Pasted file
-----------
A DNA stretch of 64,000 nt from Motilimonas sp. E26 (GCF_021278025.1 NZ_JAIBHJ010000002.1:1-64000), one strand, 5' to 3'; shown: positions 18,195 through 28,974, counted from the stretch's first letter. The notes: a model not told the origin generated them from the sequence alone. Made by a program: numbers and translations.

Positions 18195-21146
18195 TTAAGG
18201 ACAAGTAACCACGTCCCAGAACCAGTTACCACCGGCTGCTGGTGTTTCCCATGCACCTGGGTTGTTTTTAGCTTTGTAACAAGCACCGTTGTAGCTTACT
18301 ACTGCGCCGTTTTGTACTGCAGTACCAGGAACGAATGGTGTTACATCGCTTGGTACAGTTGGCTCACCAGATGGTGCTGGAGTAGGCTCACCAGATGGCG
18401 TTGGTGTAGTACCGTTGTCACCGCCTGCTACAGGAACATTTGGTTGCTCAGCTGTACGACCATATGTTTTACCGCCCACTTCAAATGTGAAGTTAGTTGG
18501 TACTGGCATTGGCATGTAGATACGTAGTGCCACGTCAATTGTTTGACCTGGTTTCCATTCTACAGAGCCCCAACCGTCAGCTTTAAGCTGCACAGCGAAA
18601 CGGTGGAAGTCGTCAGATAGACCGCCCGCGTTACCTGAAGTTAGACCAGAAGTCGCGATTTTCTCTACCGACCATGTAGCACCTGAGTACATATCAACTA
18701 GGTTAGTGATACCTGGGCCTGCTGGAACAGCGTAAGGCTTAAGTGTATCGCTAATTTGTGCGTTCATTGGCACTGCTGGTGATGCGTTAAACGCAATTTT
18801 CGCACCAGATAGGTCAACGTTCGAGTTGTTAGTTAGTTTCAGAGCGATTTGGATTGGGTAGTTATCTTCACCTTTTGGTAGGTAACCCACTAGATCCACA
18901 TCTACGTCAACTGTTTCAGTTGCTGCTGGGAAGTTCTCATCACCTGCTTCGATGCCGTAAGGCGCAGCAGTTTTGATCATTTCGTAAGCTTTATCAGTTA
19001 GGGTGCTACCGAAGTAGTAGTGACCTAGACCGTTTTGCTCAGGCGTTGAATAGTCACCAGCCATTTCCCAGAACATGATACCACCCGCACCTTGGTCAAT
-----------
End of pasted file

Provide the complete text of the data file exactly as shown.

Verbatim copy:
A DNA stretch of 64,000 nt from Motilimonas sp. E26 (GCF_021278025.1 NZ_JAIBHJ010000002.1:1-64000), one strand, 5' to 3'; shown: positions 18,195 through 28,974, counted from the stretch's first letter. The notes: a model not told the origin generated them from the sequence alone. Made by a program: numbers and translations.

Positions 18195-21146
18195 TTAAGG
18201 ACAAGTAACCACGTCCCAGAACCAGTTACCACCGGCTGCTGGTGTTTCCCATGCACCTGGGTTGTTTTTAGCTTTGTAACAAGCACCGTTGTAGCTTACT
18301 ACTGCGCCGTTTTGTACTGCAGTACCAGGAACGAATGGTGTTACATCGCTTGGTACAGTTGGCTCACCAGATGGTGCTGGAGTAGGCTCACCAGATGGCG
18401 TTGGTGTAGTACCGTTGTCACCGCCTGCTACAGGAACATTTGGTTGCTCAGCTGTACGACCATATGTTTTACCGCCCACTTCAAATGTGAAGTTAGTTGG
18501 TACTGGCATTGGCATGTAGATACGTAGTGCCACGTCAATTGTTTGACCTGGTTTCCATTCTACAGAGCCCCAACCGTCAGCTTTAAGCTGCACAGCGAAA
18601 CGGTGGAAGTCGTCAGATAGACCGCCCGCGTTACCTGAAGTTAGACCAGAAGTCGCGATTTTCTCTACCGACCATGTAGCACCTGAGTACATATCAACTA
18701 GGTTAGTGATACCTGGGCCTGCTGGAACAGCGTAAGGCTTAAGTGTATCGCTAATTTGTGCGTTCATTGGCACTGCTGGTGATGCGTTAAACGCAATTTT
18801 CGCACCAGATAGGTCAACGTTCGAGTTGTTAGTTAGTTTCAGAGCGATTTGGATTGGGTAGTTATCTTCACCTTTTGGTAGGTAACCCACTAGATCCACA
18901 TCTACGTCAACTGTTTCAGTTGCTGCTGGGAAGTTCTCATCACCTGCTTCGATGCCGTAAGGCGCAGCAGTTTTGATCATTTCGTAAGCTTTATCAGTTA
19001 GGGTGCTACCGAAGTAGTAGTGACCTAGACCGTTTTGCTCAGGCGTTGAATAGTCACCAGCCATTTCCCAGAACATGATACCACCCGCACCTTGGTCAAT